I really like the kinds of plants that you can start and see bloom in the same year. Petunias, salvia, heliotrope, cynoglossum, garden balsam. Although I did grow a bunch of platycodon from seed. Some actually bloomed in July from a January start, and I really like them masses, which would be terribly expensive.
Those are really neat Donna. I started some blue Platycodones in a container so I will go out and check on them tomorrow. It was dark when we got home and I got on here so it will have to wait.
But yours are taller than mine, and even the white one I grew last year was smaller. Probably because it was in a container too. Are they a perennial or an annual? I think mine from last year, the one plant that grew, got thrown out at the end of the year. My BF has a habit of that. Just helping.
Platys, as I like to call them, are perennial. They are very deeply taprooted - if you pull them up (tough) they look like tiny carrots. They stick around forever, and occasionally they self seed a bit. They do have to be transplanted carefully.They are very tough and can do very nicely without water. And if you deadhead them, they rebloom!
I was inspired because the landscaper put in blue ones, which I just loved.
This message was edited Nov 24, 2011 1:48 PM
Those are beautiful. They sure make the lilies stand out don't they? Very nice accent. Mine have not bloomed. But if they get roots like that, they may not bloom since I have them planted in a shallow container. I will have to go look at them again. Haven't seen them in a while.
LOL, maybe they will surprise me and be blooming.
I think that,being deeply taprooted, they may be unhappy in a shallow container. If you can lift the entire container contents and put it in the ground, they may bloom. They are virtually impossible to transplant in the ground, stubborn little devils.
The beauty of the blue one is what made me want to grow the others. The blues are definitely toughest. The pink one are actually sort of mother of pearl (the seed is called perlemutter) and I found they had the lowest transplant rate. The white ones are quite tough.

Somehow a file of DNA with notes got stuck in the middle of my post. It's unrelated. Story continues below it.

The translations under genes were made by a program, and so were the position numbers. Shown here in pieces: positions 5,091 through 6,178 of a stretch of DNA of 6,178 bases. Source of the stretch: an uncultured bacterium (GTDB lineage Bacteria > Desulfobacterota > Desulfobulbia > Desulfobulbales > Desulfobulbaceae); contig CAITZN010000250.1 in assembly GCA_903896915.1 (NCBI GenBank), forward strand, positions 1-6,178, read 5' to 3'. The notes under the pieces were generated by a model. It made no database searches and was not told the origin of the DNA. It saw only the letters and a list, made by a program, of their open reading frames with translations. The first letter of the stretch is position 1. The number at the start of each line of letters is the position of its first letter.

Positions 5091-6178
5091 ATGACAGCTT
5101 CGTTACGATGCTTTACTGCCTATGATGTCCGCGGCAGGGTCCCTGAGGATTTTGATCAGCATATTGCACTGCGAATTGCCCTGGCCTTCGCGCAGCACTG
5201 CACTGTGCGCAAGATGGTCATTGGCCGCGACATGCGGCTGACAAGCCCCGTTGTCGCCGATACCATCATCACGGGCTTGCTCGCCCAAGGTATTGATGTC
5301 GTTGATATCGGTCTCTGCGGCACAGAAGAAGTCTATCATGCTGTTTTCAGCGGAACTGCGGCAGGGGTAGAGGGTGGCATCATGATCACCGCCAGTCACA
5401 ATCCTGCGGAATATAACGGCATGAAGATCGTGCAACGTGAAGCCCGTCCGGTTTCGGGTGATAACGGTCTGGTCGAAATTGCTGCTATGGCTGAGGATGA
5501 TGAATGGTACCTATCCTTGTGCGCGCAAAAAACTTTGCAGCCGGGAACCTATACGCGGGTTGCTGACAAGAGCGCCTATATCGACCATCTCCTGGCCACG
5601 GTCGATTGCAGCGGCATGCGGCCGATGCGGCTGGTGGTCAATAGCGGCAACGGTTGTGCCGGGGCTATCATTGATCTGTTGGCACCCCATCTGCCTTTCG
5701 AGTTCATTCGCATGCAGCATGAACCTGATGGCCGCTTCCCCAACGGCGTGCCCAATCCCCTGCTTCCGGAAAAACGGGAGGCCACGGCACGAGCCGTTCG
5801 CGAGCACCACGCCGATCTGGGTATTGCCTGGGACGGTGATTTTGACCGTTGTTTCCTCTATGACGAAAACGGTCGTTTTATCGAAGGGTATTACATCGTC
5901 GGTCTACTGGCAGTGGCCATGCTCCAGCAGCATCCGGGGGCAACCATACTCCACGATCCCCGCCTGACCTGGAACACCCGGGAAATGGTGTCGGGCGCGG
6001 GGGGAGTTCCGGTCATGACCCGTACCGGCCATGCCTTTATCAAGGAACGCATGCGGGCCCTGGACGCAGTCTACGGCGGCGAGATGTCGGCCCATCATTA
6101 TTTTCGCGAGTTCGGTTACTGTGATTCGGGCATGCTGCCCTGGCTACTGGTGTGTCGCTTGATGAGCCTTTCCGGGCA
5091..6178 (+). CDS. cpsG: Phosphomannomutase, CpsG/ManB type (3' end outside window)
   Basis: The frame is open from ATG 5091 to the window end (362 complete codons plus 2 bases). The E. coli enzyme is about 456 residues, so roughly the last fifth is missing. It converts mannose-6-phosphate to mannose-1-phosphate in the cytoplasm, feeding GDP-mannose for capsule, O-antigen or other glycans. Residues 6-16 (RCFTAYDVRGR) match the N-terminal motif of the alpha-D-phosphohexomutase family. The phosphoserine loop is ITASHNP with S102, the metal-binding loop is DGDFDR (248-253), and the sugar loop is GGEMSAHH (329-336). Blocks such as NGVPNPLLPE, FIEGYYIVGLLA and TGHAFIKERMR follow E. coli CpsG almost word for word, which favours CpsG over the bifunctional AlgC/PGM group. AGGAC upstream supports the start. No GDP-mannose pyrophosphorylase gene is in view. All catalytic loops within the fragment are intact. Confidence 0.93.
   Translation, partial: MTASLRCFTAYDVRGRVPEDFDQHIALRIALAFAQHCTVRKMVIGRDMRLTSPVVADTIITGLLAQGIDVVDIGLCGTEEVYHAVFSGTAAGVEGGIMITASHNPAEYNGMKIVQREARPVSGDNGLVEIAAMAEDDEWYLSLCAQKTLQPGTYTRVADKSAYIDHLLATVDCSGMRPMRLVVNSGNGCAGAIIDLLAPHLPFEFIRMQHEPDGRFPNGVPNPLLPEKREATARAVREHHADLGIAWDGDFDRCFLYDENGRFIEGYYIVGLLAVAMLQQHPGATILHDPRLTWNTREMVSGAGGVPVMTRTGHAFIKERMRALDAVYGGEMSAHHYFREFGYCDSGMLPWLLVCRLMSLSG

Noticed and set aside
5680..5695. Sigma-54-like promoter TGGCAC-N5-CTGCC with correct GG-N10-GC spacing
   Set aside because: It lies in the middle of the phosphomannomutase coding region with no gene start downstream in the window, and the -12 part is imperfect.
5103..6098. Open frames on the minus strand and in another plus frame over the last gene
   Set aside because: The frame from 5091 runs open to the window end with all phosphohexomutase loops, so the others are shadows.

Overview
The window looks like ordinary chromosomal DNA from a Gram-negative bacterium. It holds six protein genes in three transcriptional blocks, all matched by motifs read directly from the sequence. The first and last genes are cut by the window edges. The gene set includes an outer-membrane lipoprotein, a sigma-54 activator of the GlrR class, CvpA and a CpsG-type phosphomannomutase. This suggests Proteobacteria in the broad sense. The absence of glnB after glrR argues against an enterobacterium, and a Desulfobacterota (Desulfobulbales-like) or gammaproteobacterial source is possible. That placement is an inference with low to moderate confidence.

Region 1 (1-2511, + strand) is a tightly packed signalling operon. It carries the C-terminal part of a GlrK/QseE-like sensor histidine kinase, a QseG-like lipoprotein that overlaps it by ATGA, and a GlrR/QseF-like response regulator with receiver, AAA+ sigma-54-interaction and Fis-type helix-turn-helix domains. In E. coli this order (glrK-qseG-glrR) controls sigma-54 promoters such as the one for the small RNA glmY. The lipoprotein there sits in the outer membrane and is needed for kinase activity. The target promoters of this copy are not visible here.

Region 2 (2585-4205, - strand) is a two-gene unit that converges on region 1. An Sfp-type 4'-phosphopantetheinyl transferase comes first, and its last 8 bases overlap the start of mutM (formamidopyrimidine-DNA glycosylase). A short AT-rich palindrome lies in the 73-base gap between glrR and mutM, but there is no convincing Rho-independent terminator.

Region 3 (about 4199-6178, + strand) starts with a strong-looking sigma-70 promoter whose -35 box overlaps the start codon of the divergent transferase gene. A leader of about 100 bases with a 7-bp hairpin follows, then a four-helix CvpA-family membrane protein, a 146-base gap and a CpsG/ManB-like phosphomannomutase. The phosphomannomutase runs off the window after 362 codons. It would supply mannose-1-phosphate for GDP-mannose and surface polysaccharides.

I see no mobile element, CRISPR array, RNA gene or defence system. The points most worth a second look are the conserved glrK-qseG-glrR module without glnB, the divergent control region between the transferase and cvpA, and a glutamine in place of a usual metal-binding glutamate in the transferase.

I just love these plants.
I have never seen any but the white. I planted it and forgot about it until I spotted this small beautiful little flower in the back of my other plants that I had started from seed. I got it out and the tag said what it was. It looked waxy, thick petals. Just beautiful. I am sorry they bloom so late in the season tho.
I just ordered a Rigor Begonia for my sister who is in the hospital for surgery. Do you know anything about them? Are they a tuber, root, non-stop type, or??? How do you start them? Can you take a cutting?
LOL, lots a questions. I have always liked them but never knew anything about them.
I bought a bunch of rex begonias for the campus I worked on a few years back. I found them to be very easy plants to take care of. Most I put near lamps. My guess would be that if rigor begonias are anything like them taking a cutting would be successful, and easy.
I think I was spelling them wrong. Think it is Riegher or maybe without the h? I found one item, now I can't remember where, possibly plantfiles (doubt it tho) that said it is a tuber? If so, they need dto go dormant don't they? I have grown tuberous begonias off and on for years. When the frost hits them I put them away for the winter.
Don't know if these need the same treatment.
If it's a tuber you can let it go dormant. That's what I do with calla lilies. Sounds like it's worth a shot.
Wow.....I guess I should have scrolled thru this thread before I posted my question.
Thanks for all the info! I have over wintered geraniums before but they never really did well. I love the idea of cutting off the leaves and flowers and putting in a seeding mix. I LOVE Dave's garden because so much stuff like this is so easy to find!
I have overwintered pelargoniums and they did really well in my south facing garden window. I don't buy lots of the bedding ones, just one or two whose color may strike my eye or that have an interesting leaf pattern. I keep them in hanging baskets on my arbor and my fence during the summer, and then pot them up to keep during the winter. They get full sun all day inside and the room, though heated and insulated, doesn't get overwhelmingly hot. You need good drainage in whatever you plant them in and some time release fertilizer like Osmacote. I have one I hope to enter in the Boston Flower show next month if it keeps blooming for me.
I like this picture because you can see the snow on the ground outside the window. the orange colored Pel at the bottom was just finishing its round of bloom when this red one was at peak. It has two flowers on it now and several more buds. Sun is what you need. lots of it.
I had a Gardener's Joy from Select Seeds, and it usually keeled over before the season ended. But the one I bought last year must be on steroids, because I simply put it on the floor in front of a southfacing window and it is five times larger. I watered it sparingly. In March I am going to start taking cutting from it and growing them. I'm really surprised. I have enough to make at least ten plants!